Monday, 29 January 2007
I click my heels and I'm there...
Ben Folds @ Wolverhampton Civic, 28th January 2007
The worst party I have ever had the misfortune to attend took place in Mapperley Park in Nottingham some time in the summer of 1998. It was at the house of a colleague of mine and as well as having a chance to relax in the sun and enjoy a BBQ, it was going to be an opportunity to finally meet the wonderful boyfriend she had been bragging about for so long. I was driving, but hey! I don’t need to drink to have a good time!
It was an absolute nightmare. The Wonderful Boyfriend was accompanied by a number of his friends, and they all – every single last one of them – thought that they were intellectual giants. At first I found it amusing when they started to have an ever-so-serious conversation about the existence of God and the meaning of Life, but it quickly dawned on me that they were being very serious and were attempting to have some sort round the table philosophical discussion. I don’t think my flippancy went down well – these people took their pretensions seriously – and before long I couldn’t help but notice that these clowns were trying to make out that I was some kind of feeble-minded fool for not taking part in their grand conversations. Yeah, whatever. You guys are the deep thinkers here and I’m the moron. I started to feel very sober and trying to calculate how early I could slip off home without offending my friend, but how much longer I could stay without actually killing anyone.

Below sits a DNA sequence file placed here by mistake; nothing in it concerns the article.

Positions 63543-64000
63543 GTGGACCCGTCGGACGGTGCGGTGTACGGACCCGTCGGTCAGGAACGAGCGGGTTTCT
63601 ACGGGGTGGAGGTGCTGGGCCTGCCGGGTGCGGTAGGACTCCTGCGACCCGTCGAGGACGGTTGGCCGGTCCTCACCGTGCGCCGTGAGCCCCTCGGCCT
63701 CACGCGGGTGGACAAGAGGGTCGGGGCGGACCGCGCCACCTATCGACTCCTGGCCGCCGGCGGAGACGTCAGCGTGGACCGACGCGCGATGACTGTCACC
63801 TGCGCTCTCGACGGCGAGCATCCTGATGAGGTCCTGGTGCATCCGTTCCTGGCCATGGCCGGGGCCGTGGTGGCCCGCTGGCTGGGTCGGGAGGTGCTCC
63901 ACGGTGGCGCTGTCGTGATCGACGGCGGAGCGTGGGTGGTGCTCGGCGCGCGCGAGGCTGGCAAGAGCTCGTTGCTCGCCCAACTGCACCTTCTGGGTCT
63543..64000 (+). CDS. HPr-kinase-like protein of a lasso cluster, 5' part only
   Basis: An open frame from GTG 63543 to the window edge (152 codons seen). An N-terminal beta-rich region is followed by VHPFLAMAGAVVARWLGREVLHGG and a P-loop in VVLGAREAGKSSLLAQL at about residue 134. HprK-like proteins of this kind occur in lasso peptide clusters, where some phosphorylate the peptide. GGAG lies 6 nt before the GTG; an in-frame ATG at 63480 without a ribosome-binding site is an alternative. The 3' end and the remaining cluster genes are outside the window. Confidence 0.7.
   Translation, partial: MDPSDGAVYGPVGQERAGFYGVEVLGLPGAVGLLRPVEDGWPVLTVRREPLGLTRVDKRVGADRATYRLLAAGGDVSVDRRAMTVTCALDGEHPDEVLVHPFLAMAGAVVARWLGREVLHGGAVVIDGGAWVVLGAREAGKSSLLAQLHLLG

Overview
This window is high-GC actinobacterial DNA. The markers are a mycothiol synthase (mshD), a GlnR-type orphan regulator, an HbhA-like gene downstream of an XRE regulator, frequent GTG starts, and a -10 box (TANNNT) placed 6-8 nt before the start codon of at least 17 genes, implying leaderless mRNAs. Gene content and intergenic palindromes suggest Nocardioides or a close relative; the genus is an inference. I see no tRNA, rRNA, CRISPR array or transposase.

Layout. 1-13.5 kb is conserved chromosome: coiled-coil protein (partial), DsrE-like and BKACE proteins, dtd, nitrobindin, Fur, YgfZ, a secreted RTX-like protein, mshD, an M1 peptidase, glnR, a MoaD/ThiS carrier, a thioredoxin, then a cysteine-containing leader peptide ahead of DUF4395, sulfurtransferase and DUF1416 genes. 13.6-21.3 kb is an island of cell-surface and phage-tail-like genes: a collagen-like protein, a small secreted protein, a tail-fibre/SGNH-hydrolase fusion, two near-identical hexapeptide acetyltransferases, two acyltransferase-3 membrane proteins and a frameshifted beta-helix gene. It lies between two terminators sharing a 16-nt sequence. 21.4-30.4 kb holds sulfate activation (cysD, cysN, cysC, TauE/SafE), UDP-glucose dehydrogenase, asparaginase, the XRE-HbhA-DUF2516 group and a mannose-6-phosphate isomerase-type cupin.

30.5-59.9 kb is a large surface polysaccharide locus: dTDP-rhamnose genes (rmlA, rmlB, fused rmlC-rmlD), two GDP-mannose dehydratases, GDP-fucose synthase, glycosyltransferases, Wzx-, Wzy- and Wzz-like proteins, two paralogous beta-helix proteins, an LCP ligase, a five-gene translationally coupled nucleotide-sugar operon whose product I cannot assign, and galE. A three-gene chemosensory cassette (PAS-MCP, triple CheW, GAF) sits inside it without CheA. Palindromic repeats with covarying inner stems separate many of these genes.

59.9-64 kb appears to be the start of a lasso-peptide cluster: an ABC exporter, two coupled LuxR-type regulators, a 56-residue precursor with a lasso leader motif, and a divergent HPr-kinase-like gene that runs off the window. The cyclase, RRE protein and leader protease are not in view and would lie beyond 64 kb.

Just when I thought things couldn’t get any worse, an acoustic guitar appeared. Oh God. Wonderful Boyfriend then proceeded to play a selection of songs that everyone (except me) gleefully sang along to. The songs chosen for this impromptu sing-a-long? They were exclusively by the Ben Folds Five and the Barenaked Ladies.
I’d come across both bands when I was a student, but after this rather traumatic experience, I simply could not abide either. It wasn’t so much their music, it was the fans. Those pretentious, stuck up, odious little morons who thought they were so damn clever came to sum up people who liked the music of Ben Folds. They listened with a knowing smirk on their faces as they enjoyed a joke that none of the rest of us quite got. I wanted to take the inverted commas they always spoke in and ram them forcibly up their fundaments.